Killian Flood: Legal Review 2022
As another year draws to a close, lawyers across Ireland will be settling down for the Christmas break. December is always a busy period as both clients and the courts are keen to finalise matters before every sits down to turkey, selection boxes and (for those inclined) festive tipples for three weeks.
Our publication continues to go from strength to strength, with the newsletter passing 9,500 subscribers and our LinkedIn following rising to 18,000 so far this year. ILN also averages 100,000 unique visitors to the website per month, which is exceptional growth in a crowded media market for legal news.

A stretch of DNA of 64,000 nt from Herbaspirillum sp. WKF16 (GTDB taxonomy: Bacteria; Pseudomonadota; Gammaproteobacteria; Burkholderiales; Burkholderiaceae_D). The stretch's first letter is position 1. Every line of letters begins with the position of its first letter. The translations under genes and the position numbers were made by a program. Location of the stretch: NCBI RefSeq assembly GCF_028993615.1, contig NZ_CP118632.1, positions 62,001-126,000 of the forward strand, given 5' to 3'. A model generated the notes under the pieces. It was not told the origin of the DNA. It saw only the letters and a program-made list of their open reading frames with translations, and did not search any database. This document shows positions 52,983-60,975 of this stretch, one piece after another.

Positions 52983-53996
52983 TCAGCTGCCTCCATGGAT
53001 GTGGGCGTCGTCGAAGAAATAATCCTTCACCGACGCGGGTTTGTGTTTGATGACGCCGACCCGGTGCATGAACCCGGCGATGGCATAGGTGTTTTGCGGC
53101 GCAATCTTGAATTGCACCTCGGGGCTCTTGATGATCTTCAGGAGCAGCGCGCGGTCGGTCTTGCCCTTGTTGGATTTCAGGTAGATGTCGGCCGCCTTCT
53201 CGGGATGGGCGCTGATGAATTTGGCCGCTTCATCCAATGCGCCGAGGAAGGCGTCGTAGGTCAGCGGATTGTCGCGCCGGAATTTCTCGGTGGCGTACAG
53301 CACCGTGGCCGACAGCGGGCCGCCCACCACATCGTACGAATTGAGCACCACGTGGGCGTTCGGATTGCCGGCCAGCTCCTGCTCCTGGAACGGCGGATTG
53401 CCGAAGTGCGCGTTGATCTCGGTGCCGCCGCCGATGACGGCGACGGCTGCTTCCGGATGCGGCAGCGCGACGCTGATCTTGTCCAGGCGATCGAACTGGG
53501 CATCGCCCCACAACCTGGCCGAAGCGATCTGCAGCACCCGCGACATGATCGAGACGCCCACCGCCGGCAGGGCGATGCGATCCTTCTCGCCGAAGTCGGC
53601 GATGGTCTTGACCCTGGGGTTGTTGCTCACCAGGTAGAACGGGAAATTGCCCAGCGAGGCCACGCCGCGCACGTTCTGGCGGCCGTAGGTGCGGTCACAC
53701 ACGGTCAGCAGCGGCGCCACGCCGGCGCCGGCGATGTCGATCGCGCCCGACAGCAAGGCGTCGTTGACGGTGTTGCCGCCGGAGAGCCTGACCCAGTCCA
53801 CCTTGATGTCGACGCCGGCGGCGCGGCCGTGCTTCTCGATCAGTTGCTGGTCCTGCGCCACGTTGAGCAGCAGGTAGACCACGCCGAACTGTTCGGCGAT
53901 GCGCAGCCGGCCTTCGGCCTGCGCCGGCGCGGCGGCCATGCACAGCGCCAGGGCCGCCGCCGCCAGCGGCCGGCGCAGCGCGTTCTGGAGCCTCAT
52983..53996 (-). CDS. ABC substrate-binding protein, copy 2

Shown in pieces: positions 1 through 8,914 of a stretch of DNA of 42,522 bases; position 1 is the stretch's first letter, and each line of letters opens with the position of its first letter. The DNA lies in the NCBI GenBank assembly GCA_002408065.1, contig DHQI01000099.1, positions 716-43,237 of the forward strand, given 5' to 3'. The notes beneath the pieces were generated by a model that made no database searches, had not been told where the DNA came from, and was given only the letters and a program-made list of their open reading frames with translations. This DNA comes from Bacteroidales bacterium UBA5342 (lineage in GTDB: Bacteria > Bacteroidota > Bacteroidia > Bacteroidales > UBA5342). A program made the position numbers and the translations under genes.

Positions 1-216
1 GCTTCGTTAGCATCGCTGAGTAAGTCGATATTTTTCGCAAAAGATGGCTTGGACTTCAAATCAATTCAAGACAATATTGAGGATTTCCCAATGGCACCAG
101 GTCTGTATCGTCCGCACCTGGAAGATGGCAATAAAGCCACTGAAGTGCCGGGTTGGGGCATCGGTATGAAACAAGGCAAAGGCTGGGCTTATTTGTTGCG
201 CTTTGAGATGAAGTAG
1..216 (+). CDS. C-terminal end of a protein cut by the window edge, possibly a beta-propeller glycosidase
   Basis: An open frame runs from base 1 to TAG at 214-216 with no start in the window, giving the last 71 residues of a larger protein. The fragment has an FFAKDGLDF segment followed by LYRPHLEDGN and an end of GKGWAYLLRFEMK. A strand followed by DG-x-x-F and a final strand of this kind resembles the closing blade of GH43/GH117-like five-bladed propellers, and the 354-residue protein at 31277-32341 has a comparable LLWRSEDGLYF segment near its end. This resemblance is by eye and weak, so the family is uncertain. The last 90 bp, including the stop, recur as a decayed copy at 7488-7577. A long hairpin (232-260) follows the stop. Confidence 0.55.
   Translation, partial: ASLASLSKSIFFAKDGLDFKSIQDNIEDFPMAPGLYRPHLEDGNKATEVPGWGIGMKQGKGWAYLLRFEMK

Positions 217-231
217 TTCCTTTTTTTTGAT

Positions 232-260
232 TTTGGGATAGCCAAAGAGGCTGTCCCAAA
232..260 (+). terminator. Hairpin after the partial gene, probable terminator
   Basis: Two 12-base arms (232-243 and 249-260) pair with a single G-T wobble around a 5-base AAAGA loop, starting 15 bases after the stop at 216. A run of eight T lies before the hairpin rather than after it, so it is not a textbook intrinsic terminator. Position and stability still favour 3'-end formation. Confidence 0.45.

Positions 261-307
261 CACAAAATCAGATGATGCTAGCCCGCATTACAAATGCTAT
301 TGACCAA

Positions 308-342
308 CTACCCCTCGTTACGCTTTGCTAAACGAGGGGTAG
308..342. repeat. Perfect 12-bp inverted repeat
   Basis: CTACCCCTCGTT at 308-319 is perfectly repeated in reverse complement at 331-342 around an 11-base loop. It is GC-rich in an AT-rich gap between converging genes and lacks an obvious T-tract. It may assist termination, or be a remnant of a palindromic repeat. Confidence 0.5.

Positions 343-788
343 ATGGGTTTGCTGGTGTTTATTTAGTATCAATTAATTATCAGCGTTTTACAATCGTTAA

In part, this growth has been driven by the continuous development of case law in the legal system and the need for practitioners to stay up-to-date on the leading issues of the day. As such, it seems appropriate to recap and review some of the pivotal decisions from the year to date.
In January, the Supreme Court delivered a significant ruling in Burke v. The Minister for Education and Skills  IESC 1 where the court clarified the scope of judicial deference to executive power. It was held that the “clear disregard” standard of review would not apply to executive decisions which affect an individual’s constitutional rights and there was no reason to extend deference “over and above the presumption of constitutionality”. However, a later case involving a member of the Burke family would garner much more national attention.